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Gallatin County health officials said they’re seeing coronavirus transmission stemming from crowded settings like parties, bars and restaurants. Officials have also issued warnings to Bozeman establishments for not adhering to health orders.

Health officer Matt Kelley said Friday the county is seeing widespread community transmission similar to what the county saw when the COVID-19 pandemic initially struck. Cases are coming from all over the place, he said.

“This is serious, and we need people to take it seriously,” Kelley said.

Gallatin County added six new cases on Friday and three people were infected the prior day, bringing the county’s total to 231. Montana added 26 new COVID-19 cases Friday, bringing the state’s total to 829. A Rosebud County resident died due to complications from the virus, bringing the death toll to 22.

There were 218 active cases in the state with 14 hospitalizations as of Friday.

Yellowstone County saw an increase of six people testing positive for coronavirus from Thursday to Friday, according to a state report. Missoula added five new cases of the virus and Ravalli, Richland, Roosevelt, Flathead and Big Horn counties saw an increase of four or fewer cases.

Among the new cases recently seen in Gallatin County, Kelley said, five were Montana State University students, two were in West Yellowstone and Big Sky had 10 people infected with the virus.

Tracy Ellig, a spokesman for MSU, said the university won’t release information about students, faculty or staff in regards to their health.

Kelley said the county is seeing more people test positive who have mild or no symptoms of the virus. He said that is concerning because it could lead to more transmission when people don’t believe they have the disease.

Another concern of Kelley’s was that the seven-day average of new cases is up 50% over the past two weeks.

Bottom line, he said, is the county needs people to continue avoiding crowds, socially distance, wash hands and wear face coverings when in public. People who feel ill, Kelley said, should call their health care provider and get tested if the health care provider recommends it.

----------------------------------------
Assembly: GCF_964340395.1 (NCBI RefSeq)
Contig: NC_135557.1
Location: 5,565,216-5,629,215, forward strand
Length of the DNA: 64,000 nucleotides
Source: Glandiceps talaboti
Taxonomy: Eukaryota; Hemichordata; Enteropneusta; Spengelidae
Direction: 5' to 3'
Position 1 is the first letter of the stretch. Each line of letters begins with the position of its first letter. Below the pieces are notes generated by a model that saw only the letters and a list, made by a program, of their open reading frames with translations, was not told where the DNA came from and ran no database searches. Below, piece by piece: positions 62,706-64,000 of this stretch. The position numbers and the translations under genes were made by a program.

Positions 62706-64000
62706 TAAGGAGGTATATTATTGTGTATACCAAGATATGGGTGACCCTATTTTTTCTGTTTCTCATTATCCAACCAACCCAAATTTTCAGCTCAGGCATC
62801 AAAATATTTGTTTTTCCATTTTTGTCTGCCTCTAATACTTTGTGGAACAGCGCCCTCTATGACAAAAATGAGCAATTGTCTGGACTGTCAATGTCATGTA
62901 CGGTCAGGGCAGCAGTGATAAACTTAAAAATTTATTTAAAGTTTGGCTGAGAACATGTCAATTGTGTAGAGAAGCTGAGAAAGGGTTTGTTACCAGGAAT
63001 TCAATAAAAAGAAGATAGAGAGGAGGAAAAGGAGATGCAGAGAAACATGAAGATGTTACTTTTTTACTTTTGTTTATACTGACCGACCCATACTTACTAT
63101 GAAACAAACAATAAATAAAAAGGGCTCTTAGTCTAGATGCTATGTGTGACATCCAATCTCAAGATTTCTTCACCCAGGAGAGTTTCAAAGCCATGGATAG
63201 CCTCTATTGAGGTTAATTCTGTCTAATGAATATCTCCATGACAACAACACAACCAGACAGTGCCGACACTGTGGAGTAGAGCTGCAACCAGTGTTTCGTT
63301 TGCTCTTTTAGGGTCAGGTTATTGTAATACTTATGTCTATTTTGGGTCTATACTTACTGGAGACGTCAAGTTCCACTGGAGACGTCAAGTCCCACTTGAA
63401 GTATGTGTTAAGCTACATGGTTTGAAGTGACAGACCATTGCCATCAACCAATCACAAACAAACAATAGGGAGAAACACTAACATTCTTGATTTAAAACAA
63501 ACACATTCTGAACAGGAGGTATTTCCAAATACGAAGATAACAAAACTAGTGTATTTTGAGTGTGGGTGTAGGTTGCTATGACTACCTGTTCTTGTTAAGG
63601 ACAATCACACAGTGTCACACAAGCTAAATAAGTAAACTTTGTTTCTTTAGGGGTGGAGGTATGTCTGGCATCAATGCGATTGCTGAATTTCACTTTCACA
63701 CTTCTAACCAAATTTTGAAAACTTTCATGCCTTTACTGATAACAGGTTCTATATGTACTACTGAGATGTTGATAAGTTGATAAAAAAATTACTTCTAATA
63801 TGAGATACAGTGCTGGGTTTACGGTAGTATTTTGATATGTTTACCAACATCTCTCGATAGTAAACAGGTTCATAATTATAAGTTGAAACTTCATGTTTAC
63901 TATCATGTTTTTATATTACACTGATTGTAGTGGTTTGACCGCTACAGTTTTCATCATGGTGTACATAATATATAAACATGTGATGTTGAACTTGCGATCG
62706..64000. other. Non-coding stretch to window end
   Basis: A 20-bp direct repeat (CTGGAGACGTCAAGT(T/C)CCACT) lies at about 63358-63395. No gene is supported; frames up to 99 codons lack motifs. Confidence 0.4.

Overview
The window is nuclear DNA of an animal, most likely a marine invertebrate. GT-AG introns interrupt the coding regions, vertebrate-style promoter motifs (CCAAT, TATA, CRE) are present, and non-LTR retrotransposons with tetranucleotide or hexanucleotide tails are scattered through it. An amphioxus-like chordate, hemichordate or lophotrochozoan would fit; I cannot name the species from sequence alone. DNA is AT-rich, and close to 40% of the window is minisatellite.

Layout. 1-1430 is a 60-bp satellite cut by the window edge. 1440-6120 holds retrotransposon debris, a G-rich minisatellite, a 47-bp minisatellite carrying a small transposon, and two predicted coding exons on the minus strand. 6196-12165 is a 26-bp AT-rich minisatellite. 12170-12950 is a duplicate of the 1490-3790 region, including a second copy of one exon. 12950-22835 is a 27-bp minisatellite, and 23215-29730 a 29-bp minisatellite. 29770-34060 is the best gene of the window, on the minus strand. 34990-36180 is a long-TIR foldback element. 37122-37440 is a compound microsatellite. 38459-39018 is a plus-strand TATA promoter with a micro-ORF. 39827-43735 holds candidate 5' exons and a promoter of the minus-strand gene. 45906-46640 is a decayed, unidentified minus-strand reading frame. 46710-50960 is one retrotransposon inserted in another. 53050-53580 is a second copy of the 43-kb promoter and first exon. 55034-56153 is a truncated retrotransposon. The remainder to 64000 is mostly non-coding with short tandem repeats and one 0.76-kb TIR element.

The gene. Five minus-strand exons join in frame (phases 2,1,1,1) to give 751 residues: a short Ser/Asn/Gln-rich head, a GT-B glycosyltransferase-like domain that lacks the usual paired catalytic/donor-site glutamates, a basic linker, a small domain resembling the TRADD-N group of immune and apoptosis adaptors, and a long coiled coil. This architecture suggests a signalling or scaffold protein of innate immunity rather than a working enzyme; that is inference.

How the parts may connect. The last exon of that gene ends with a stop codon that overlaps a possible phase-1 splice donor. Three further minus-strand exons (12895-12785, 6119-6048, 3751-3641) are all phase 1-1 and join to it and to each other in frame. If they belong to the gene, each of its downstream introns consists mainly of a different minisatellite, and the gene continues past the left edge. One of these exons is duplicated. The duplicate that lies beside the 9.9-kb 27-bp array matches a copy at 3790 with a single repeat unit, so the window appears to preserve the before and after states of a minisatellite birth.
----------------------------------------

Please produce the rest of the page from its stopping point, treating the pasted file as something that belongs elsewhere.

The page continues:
He said there is a “personal responsibility element” to getting through this pandemic.

“If (people) find themselves in a crowded setting, they need to turn around and walk out of it,” Kelley said. “That’s probably the most important thing you could do to protect yourself.”

The health department sent out four letters to Bozeman establishments last week warning them that they were out of compliance with the governor’s orders or the health department’s emergency rule. Kelley said those business have responded well to the warning. Follow-ups showed they made changes to come in compliance with the orders.

He said the county isn’t at the point where it’s going to reinstate restrictions, but he doesn’t think it’s a good idea to progress with reopening plans right now either. The county still has a chance to prevent the uptick in cases seen in other states across the country, Kelley said, but residents here need to do their part.

“Until we start seeing a downturn in cases,” Kelley said, “we’re going to be pretty cautious about how we’re going to deal with reopening.”

Bar owners continue dealing with difficult circumstances, he said, but they still have to adhere to the rules. Kelley said it’s imperative that people continue practicing social distancing as the county is seeing an increase in cases.

“We’re not expecting perfection, but we are expecting effort,” Kelley said.

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Freddy Monares can be reached at fmonares@dailychronicle.com or at 406-582-2630.